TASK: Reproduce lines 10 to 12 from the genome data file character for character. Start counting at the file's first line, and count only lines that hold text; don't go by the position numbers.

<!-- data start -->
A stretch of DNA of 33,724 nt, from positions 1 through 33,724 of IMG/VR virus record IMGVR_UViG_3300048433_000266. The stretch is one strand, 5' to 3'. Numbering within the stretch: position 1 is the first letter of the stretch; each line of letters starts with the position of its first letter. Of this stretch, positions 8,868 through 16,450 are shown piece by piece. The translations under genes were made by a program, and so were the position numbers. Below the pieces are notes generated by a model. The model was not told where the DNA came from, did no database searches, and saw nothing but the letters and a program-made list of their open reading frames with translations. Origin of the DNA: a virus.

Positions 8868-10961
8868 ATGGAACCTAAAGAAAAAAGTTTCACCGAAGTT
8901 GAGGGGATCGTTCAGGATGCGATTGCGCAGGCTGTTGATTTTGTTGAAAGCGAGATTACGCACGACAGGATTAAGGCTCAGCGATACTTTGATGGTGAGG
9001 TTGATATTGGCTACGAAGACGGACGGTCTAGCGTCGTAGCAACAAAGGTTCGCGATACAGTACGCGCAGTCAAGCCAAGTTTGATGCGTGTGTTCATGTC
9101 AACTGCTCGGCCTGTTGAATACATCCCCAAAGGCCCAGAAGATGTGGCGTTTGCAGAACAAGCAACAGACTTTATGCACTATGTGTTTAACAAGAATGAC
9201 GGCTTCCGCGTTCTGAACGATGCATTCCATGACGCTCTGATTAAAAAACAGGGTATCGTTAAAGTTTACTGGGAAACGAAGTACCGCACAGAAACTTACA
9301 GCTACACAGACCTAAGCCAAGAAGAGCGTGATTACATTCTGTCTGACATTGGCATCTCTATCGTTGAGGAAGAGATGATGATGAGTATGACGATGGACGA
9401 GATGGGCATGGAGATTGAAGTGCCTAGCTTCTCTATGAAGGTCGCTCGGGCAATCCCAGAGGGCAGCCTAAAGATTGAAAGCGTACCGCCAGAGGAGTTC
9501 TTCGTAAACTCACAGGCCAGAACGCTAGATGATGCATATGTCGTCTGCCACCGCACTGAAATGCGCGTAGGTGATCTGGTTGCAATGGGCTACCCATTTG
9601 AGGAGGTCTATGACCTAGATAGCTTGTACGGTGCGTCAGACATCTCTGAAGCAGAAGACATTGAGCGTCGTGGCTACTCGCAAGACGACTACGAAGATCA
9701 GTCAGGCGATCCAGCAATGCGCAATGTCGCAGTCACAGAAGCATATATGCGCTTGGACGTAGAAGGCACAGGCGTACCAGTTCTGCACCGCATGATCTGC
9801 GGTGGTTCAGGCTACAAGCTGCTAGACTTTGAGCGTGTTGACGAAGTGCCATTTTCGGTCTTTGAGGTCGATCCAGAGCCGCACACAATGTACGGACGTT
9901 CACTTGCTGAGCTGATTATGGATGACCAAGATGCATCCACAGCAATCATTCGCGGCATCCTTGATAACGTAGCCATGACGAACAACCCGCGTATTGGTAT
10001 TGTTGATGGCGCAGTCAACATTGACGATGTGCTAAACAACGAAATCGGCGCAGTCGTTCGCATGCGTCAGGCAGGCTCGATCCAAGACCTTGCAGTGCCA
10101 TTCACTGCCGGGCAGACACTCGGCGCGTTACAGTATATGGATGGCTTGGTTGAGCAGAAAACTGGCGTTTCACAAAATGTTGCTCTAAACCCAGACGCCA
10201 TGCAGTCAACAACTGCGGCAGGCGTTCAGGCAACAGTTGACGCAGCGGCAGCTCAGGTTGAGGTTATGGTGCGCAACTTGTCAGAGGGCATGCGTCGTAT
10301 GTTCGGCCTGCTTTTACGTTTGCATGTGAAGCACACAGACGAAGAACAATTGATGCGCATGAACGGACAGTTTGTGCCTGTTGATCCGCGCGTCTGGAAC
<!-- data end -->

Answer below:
9501 TTCGTAAACTCACAGGCCAGAACGCTAGATGATGCATATGTCGTCTGCCACCGCACTGAAATGCGCGTAGGTGATCTGGTTGCAATGGGCTACCCATTTG
9601 AGGAGGTCTATGACCTAGATAGCTTGTACGGTGCGTCAGACATCTCTGAAGCAGAAGACATTGAGCGTCGTGGCTACTCGCAAGACGACTACGAAGATCA
9701 GTCAGGCGATCCAGCAATGCGCAATGTCGCAGTCACAGAAGCATATATGCGCTTGGACGTAGAAGGCACAGGCGTACCAGTTCTGCACCGCATGATCTGC